Last Friday, Mar. 1, it was time again for the quinquennial ad limina visit of the Novus Ordo bishops of Kazakhstan and Central Asia. Canon Law stipulates that diocesan bishops report in person to the Pope every five years to inform him of the state of their dioceses and discuss any problems and concerns with him (see Canons 340-342 of the Catholic 1917 Code; Canons 399-400 of the Novus Ordo 1983 Code).
In 2013, Argentinian philosopher Omar Bello (1964-2015) published an explosive book about Jorge Bergoglio, who at the time had just been elected “Pope” Francis. Entitled El Verdadero Francisco (“The Real Francis”), the book claims to present unknown facts about what kind of person the former “Archbishop” of Buenos Aires really is. The book’s subtitle reads in English: “The private life, psychology, secrets, and doubts of the Argentinian Pope. By the philosopher who knows him best.” What makes the work more interesting still is the fact that its author was a friend, not an enemy, of Francis.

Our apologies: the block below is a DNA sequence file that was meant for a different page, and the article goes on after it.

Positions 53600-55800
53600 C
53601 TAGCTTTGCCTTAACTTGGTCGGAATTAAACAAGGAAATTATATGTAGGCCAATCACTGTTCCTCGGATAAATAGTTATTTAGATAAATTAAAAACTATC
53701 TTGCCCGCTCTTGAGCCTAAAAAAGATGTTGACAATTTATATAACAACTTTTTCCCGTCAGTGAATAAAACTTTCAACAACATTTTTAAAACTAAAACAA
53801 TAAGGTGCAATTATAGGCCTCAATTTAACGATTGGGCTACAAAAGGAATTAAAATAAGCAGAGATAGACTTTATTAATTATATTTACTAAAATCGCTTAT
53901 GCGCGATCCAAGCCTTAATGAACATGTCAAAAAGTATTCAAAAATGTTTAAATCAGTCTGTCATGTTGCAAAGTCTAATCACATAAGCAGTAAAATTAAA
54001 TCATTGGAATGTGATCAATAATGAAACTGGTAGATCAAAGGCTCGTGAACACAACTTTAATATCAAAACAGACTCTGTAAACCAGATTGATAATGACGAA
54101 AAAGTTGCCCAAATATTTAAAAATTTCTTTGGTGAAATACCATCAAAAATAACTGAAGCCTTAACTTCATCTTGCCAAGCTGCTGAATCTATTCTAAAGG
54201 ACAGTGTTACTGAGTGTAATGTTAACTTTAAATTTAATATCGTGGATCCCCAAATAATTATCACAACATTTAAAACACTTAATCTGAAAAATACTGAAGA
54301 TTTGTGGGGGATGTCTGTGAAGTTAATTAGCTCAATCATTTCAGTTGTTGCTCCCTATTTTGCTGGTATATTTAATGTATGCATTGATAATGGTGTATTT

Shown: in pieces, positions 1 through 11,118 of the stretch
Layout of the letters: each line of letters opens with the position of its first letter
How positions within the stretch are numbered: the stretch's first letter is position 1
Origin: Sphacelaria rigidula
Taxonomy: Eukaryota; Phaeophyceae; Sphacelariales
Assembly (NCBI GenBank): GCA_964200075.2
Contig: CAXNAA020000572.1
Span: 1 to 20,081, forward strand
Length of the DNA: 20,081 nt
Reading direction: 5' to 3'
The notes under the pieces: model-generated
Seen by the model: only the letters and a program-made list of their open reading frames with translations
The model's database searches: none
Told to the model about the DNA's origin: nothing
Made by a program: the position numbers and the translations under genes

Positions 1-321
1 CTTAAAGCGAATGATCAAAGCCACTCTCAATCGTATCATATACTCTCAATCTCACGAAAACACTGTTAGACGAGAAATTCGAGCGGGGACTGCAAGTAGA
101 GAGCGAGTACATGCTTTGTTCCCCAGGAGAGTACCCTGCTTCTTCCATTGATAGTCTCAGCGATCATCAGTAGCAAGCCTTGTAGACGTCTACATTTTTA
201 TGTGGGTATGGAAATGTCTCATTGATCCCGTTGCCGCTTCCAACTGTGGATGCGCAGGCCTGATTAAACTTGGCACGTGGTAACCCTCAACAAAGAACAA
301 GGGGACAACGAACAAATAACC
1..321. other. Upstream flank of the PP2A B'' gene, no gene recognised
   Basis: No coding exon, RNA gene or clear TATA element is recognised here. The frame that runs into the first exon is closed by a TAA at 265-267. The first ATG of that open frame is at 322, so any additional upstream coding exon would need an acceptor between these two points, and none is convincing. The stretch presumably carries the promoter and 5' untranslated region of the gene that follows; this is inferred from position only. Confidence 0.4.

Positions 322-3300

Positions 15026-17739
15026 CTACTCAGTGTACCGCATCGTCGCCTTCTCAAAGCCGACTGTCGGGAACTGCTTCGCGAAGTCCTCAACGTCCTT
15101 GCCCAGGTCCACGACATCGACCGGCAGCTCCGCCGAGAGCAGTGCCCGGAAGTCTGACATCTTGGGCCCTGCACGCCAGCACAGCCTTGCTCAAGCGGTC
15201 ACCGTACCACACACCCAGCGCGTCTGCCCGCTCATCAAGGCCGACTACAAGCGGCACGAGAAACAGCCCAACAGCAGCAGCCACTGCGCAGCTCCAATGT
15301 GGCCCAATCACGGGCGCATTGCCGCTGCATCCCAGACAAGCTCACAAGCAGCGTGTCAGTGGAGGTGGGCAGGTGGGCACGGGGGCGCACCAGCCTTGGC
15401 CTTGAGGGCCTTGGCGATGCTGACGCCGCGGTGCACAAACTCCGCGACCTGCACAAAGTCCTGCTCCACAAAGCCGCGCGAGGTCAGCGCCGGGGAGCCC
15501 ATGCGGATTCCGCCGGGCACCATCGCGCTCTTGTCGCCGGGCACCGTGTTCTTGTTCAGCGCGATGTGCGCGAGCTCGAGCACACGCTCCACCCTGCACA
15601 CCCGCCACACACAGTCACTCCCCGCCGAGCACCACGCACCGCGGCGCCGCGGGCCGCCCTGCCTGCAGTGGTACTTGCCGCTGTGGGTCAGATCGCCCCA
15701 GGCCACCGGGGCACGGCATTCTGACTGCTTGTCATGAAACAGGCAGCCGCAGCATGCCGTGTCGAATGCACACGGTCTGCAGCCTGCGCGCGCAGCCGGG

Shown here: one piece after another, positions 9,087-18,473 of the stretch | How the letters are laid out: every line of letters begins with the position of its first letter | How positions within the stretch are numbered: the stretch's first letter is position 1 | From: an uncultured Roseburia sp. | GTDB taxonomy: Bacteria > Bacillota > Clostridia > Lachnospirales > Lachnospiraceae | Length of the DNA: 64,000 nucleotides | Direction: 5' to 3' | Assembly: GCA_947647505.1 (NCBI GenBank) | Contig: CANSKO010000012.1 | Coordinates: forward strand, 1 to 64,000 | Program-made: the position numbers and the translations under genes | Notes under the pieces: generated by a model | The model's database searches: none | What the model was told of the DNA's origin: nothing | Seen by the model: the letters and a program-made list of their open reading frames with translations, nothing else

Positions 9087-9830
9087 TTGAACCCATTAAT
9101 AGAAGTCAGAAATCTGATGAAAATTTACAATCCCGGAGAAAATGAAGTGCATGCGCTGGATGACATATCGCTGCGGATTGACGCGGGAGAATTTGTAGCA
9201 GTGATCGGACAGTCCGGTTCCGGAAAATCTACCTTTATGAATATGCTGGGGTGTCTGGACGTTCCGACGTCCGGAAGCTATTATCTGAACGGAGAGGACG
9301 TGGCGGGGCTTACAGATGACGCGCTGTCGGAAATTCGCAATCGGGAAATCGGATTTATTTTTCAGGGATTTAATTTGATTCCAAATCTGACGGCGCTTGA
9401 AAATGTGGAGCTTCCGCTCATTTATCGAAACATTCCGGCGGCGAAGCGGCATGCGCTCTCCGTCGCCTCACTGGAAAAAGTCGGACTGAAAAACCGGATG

It’s Lent, and our fundraiser is still going. That means you still have a chance to make a tax-deductible donation AND get one of these great books as a thank-you: https://t.co/henp5qKfwv And if you really can’t donate, you can at least retweet this! ;-) #catholic
Roberto de Mattei on Bergoglio: “We cannot say … that his loss of faith is evident and manifest.” - https://t.co/1bvnt5AlZU Yeah, because making the Sixth Commandment optional and declaring God wills other religions just isn’t enough… #popefrancis
@AlbinusFalco @OnePeterFive @SteveSkojec Yes, Divine Faith is, by definition, belief in what God has revealed. But Siscoe’s reduction of the Pope as Rule of Faith to infallible declarations does not seem correct.